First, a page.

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Year : 2017  |  Volume : 6  |  Issue : 3  |  Page : 229-238

A neglected infection in literature: Childhood musculoskeletal tuberculosis – A bibliometric analysis of the most influential papers

1 Department of Orthopaedic Surgery, Orthopedic Research Unit, Groote Schuur Hospital, University of Cape Town, Cape Town, South Africa
2 Department of Orthopaedic, Inselsspital, University of Bern, Bern, Switzerland

Correspondence Address:
Michael Held
Orthopedic Research Unit, Groote Schuur Hospital, University of Cape Town, 7925 Observatory, Cape Town
South Africa
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Source of Support: None, Conflict of Interest: None

DOI: 10.4103/ijmy.ijmy_99_17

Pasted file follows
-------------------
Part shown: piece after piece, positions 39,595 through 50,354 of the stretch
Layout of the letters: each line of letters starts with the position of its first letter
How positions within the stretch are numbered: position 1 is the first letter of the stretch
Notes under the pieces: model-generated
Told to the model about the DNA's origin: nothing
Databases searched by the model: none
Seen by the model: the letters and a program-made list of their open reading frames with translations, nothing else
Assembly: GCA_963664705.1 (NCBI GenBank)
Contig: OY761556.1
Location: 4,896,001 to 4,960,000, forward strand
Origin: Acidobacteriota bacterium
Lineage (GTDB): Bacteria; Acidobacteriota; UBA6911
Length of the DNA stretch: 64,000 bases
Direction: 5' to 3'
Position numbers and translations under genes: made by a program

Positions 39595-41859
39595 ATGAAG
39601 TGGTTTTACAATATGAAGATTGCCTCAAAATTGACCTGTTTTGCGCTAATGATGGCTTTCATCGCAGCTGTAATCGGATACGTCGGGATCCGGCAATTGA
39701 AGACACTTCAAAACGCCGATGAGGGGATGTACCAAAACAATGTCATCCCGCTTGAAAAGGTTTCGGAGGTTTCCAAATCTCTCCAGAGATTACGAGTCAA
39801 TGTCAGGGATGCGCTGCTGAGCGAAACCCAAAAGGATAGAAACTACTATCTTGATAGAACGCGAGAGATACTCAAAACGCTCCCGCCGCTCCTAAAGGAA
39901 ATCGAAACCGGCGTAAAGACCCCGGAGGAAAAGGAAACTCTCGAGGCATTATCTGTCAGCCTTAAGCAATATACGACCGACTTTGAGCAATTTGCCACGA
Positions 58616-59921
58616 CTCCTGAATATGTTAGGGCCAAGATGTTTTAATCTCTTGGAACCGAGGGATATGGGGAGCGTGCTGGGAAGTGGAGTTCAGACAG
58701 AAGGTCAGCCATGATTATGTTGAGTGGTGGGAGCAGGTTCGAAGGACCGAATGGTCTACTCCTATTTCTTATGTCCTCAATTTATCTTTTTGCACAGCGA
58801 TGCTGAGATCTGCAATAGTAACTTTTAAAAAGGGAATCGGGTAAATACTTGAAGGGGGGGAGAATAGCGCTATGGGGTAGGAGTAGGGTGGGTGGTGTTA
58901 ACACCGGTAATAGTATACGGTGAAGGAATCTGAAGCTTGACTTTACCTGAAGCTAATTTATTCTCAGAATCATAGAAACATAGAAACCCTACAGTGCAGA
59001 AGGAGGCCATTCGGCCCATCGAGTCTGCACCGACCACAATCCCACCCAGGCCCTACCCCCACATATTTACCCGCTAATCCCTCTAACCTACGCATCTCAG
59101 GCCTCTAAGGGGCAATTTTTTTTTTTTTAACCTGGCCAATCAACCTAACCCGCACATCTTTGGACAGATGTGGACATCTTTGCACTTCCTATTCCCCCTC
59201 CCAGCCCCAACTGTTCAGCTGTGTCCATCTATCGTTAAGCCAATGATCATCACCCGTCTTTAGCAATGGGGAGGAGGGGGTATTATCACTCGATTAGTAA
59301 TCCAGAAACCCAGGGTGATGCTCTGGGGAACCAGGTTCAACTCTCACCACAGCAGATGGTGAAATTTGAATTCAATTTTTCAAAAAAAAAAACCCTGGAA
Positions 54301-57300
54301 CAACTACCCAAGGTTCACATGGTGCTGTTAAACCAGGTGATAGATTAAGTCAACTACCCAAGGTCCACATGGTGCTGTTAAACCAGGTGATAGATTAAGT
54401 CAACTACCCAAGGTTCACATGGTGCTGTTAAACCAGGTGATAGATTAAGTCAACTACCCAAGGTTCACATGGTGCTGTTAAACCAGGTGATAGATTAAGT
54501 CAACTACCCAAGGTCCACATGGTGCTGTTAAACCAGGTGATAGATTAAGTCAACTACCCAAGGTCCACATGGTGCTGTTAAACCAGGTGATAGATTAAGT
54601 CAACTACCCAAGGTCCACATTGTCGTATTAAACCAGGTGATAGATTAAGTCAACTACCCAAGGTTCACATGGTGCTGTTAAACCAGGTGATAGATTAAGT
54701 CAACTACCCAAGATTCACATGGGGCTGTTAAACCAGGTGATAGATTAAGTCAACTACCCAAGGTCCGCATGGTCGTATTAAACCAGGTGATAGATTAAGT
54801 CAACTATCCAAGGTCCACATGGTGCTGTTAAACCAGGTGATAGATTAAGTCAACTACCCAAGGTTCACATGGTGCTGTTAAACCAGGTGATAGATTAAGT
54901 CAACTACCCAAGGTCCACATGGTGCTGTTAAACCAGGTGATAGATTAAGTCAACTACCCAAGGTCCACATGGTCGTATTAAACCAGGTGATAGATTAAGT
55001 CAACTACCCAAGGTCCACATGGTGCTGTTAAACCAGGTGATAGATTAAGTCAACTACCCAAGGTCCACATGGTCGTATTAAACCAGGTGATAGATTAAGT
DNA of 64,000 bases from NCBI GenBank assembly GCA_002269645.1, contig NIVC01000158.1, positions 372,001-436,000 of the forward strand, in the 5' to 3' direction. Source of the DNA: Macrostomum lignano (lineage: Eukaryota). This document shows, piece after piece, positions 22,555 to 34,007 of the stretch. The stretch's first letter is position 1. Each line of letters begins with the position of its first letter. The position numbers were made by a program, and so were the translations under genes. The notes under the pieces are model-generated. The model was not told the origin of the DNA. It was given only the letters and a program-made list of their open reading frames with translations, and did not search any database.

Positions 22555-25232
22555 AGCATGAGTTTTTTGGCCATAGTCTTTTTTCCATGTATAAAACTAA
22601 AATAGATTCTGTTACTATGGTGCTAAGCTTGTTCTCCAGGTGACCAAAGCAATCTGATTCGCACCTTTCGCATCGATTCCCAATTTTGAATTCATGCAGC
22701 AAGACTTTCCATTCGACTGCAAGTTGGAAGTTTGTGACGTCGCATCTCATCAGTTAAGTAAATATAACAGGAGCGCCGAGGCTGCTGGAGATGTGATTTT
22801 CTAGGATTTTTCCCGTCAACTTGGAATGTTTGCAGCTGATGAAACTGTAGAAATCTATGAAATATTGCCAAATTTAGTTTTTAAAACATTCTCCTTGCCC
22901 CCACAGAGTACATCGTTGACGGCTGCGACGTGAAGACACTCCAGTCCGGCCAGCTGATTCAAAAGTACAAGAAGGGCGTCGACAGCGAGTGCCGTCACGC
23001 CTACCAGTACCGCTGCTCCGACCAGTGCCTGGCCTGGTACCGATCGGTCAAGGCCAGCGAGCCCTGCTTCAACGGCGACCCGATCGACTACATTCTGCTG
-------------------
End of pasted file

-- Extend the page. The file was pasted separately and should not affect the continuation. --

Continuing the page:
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Pediatric tuberculosis (TB) is known to have a wide range of presentations, and if left untreated, primary TB may lead to bone and joint involvement. The literature on this topic is very scarce, and no comprehensive systematic review or meta-analysis of the current knowledge is available to date. The aim of this study is to identify and analyze the literature with highest impact based on citation rate analysis. All databases of the Thomson and Reuters “Web of Knowledge” were used to conduct our search of the 100 most cited articles on this topic published between 1950 and 2014. The included articles were analyzed in terms of citation rate, age, study type, area of research, level of evidence (LOE), and more. All 100 articles were published between 1967 and 2011 in 51 different journals. The average citation rate was 74.26, all articles were on average 23.1 years, and most studies were originated from India (n = 22), followed by the USA (n = 21). The majority of publications were review articles (42%), described clinical course (n = 48), and assigned an LOE IV (44%). TB infection is a high burden disease in low-income countries but widely studied in a fi rst world setup. This research gap between the geographic distribution of disease burden and origin of publications could initiate possibilities for high-burden countries to share their opinion. Their experience is of a high level of importance and relevance which furthermore is necessary to create a more accurate picture of pediatric musculoskeletal TB burden in literature.

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